In 1992 Moscow City Government gave the green light for Holy Trinity Church to receive land and building rights in compensation for the loss of its late Soviet-era premises to city planning. In the years since, however, the authorities have refused to support the Pentecostals' building plans, culminating in the September 2012 destruction of the Church's "temporary" structure as unlawful.

Orthodox construction a "holy deed"

Meanwhile, Moscow City Government enthusiastically supports all forms of construction by the Russian Orthodox Church (Moscow Patriarchate). In the run-up to the city's 8 September mayoral elections, incumbent Sergei Sobyanin and Patriarch Kirill visited the central Church of Sophia, Wisdom of God, where the patriarch thanked the City Government for supporting restoration of its bell tower.

First Deputy Mayor of Moscow until late 2011, Vladimir Resin is a top adviser on construction to both Sobyanin and Kirill. In February 2012 he called on Muscovites to donate whatever they could to a project to build 200 new Orthodox churches in the Russian capital.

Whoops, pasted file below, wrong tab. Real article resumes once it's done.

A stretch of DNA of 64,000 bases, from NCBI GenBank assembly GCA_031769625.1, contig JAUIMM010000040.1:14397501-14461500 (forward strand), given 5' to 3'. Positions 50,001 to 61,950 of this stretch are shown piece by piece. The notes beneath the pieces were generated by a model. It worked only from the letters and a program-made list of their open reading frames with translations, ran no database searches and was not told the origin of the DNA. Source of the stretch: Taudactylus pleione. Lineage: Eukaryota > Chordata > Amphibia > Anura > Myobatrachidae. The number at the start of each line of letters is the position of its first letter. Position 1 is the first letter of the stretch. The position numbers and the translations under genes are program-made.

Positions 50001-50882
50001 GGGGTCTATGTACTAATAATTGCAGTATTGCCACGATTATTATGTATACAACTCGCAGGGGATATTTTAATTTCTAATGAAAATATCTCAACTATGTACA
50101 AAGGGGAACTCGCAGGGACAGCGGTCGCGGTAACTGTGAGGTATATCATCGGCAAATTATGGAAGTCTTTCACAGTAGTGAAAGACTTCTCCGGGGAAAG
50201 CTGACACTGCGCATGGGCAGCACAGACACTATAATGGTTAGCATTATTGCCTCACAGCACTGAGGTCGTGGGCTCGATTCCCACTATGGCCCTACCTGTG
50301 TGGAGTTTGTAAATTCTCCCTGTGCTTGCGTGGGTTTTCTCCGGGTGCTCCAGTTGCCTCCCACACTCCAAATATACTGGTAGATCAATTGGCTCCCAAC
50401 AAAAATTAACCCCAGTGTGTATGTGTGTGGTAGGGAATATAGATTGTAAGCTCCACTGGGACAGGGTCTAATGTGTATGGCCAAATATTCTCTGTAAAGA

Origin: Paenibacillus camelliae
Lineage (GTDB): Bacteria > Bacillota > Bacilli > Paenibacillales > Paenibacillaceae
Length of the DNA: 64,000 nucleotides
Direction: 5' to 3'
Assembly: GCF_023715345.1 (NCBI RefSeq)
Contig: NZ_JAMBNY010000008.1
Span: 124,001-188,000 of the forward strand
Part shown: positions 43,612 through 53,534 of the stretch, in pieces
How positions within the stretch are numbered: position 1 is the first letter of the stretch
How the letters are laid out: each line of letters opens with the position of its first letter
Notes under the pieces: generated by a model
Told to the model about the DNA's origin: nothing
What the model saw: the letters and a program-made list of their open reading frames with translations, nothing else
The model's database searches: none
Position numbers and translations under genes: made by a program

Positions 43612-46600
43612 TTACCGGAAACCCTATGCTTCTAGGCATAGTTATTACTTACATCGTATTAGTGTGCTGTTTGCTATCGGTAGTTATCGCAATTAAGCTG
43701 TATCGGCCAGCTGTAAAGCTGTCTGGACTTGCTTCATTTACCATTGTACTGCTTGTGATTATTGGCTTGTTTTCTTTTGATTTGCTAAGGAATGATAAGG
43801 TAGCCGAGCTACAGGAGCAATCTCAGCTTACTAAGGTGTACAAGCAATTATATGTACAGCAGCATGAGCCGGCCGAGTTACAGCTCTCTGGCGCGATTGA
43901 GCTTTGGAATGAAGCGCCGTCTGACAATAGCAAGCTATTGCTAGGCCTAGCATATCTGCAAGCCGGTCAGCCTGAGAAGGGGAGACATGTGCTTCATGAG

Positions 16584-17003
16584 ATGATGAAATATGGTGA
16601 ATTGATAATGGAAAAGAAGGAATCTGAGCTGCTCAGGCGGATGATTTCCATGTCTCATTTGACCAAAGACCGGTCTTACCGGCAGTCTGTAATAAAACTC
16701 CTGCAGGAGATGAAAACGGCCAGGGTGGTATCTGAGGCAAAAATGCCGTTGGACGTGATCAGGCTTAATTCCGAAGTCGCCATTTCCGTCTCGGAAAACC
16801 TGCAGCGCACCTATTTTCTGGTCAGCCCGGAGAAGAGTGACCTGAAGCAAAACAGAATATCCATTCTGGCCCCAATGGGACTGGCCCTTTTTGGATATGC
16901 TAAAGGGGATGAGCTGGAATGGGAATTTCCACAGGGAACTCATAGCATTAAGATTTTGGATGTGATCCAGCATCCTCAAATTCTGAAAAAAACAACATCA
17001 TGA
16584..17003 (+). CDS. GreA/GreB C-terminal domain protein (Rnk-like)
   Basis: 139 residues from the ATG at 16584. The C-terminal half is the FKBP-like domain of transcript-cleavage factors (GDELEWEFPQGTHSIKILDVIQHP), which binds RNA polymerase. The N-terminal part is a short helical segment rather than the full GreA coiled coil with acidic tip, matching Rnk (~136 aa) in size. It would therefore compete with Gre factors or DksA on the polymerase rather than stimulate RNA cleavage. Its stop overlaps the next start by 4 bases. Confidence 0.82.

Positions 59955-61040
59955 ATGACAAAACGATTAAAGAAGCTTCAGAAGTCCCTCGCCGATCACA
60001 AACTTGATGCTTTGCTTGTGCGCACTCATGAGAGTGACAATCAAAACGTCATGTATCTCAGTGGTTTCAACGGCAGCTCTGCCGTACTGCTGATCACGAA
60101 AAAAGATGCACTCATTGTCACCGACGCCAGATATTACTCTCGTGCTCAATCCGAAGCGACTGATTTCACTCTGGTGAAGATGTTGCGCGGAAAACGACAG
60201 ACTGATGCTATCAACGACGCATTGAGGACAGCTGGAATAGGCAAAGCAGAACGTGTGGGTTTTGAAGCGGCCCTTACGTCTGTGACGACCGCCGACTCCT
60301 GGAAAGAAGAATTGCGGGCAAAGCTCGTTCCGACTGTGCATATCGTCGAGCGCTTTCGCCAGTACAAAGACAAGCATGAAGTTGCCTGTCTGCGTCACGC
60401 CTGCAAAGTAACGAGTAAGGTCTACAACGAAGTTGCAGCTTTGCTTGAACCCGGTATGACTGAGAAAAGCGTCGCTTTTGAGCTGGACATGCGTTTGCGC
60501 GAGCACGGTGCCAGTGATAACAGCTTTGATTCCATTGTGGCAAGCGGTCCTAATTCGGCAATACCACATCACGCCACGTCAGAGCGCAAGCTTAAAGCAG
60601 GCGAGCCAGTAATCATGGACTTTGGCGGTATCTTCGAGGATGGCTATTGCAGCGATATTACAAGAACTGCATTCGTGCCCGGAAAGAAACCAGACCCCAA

Published on the Church's website for the project on 8 April 2013, a letter from City Government representative responsible for links with religious communities Yuri Artyukh praises the church-building efforts of Bishop Tikhon (Zaitsev) of Podolsk, head of the Moscow Patriarchate's Finance Department.

Moscow City Government, Artyukh assures the bishop, "will always be alongside those performing a good and holy deed."